A recent decision by the Industrial Tribunal confirmed that an agreement to extend an initial 6 month probationary period for another 3 months was valid in the case of a manager, and thus, the employer could terminate the employee for probationary reasons.

The maximum probationary period allowed under Maltese law is 6 months, however, a 12 month probationary period may be applied in case of a ‘administrative, technical, managerial and executive employees’ earning more than €16,000 (for 2014). This decision by the Industrial Tribunal confirmed a widely accepted usage in the industry where employees falling within the latter category may agree to extend their initial 6 month probationary by another period capped at 6 months up to a total of 12 months.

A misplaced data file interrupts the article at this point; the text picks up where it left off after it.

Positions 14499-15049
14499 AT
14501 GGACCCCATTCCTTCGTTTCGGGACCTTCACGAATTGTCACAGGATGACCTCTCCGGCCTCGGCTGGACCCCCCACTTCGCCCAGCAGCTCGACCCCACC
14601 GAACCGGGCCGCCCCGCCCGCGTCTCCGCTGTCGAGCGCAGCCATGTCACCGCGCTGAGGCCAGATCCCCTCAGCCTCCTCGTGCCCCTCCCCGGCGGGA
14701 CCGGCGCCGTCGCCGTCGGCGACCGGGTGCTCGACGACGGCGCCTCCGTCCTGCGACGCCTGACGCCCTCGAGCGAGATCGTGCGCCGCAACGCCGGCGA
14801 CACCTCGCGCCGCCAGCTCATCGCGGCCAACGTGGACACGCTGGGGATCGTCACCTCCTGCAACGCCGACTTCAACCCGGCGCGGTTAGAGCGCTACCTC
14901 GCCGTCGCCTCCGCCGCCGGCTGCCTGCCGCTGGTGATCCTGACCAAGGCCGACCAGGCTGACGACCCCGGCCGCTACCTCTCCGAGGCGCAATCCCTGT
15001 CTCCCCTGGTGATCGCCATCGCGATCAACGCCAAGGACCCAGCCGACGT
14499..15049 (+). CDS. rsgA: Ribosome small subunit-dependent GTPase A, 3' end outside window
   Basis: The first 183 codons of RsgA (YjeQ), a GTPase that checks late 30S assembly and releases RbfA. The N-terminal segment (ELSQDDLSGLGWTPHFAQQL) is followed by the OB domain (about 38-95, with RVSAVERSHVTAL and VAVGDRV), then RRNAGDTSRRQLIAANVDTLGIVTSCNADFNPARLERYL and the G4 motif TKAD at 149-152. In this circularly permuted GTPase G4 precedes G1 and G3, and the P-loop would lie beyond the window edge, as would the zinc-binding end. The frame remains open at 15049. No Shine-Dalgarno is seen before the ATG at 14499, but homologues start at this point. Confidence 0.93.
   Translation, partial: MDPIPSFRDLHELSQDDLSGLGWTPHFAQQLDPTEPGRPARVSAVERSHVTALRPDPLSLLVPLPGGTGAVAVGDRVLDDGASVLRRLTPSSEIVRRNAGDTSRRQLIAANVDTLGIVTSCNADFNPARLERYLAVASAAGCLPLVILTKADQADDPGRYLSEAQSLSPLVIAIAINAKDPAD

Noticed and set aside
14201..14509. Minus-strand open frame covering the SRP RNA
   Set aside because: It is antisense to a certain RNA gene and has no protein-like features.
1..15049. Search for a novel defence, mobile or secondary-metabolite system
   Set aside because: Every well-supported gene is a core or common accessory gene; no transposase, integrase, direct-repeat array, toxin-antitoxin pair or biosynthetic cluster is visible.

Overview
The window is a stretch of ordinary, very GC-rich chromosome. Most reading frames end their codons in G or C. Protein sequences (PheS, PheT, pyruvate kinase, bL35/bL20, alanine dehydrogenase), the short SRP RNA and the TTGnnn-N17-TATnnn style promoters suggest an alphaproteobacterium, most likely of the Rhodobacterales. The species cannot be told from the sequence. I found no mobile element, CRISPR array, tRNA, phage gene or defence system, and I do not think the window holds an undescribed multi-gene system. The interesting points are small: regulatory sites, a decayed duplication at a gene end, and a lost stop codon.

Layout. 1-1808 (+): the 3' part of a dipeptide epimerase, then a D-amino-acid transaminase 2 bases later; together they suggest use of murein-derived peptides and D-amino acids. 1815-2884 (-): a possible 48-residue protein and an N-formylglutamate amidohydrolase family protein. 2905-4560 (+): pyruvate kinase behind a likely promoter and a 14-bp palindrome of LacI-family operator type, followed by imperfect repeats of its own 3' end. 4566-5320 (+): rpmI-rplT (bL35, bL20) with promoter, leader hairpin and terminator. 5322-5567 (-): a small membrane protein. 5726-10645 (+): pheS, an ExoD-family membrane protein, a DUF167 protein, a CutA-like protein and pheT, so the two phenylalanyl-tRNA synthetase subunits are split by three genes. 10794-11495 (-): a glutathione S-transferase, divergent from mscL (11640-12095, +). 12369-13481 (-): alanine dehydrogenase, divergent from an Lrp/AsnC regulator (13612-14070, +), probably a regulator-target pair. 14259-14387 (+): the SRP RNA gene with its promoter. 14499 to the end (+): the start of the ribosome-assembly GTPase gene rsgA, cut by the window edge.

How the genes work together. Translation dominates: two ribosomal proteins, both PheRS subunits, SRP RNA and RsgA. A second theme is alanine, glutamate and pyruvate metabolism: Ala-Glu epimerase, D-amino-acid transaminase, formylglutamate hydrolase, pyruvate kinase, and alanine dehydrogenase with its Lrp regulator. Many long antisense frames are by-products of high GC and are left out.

In Raphael Bourgeois v Eden Hospitality Limited, the ex-employee was engaged as Rooms Division Manager. His contract of employment provided for a 6 month probationary period and towards the end of that period, the employer’s management approached the ex-employee and voiced their dissatisfaction with his performance.

The ex-employee acknowledged these issues and promised to address them effectively. Both parties agreed to an extension of the probationary period by another 3 months. The management remained dissatisfied with the ex-employee’s job performance and terminated the employment for probationary reasons.

The Industrial Tribunal sanctioned the agreement between the employer and the ex-employee and held that the termination of the ex-employee was lawful and during the probationary period.

The extension of the probationary period can be a helpful tool for an employer to show its commitment towards the career development and progression of its employees. It can also complement early performance reviews at premature stages of the employment relationship.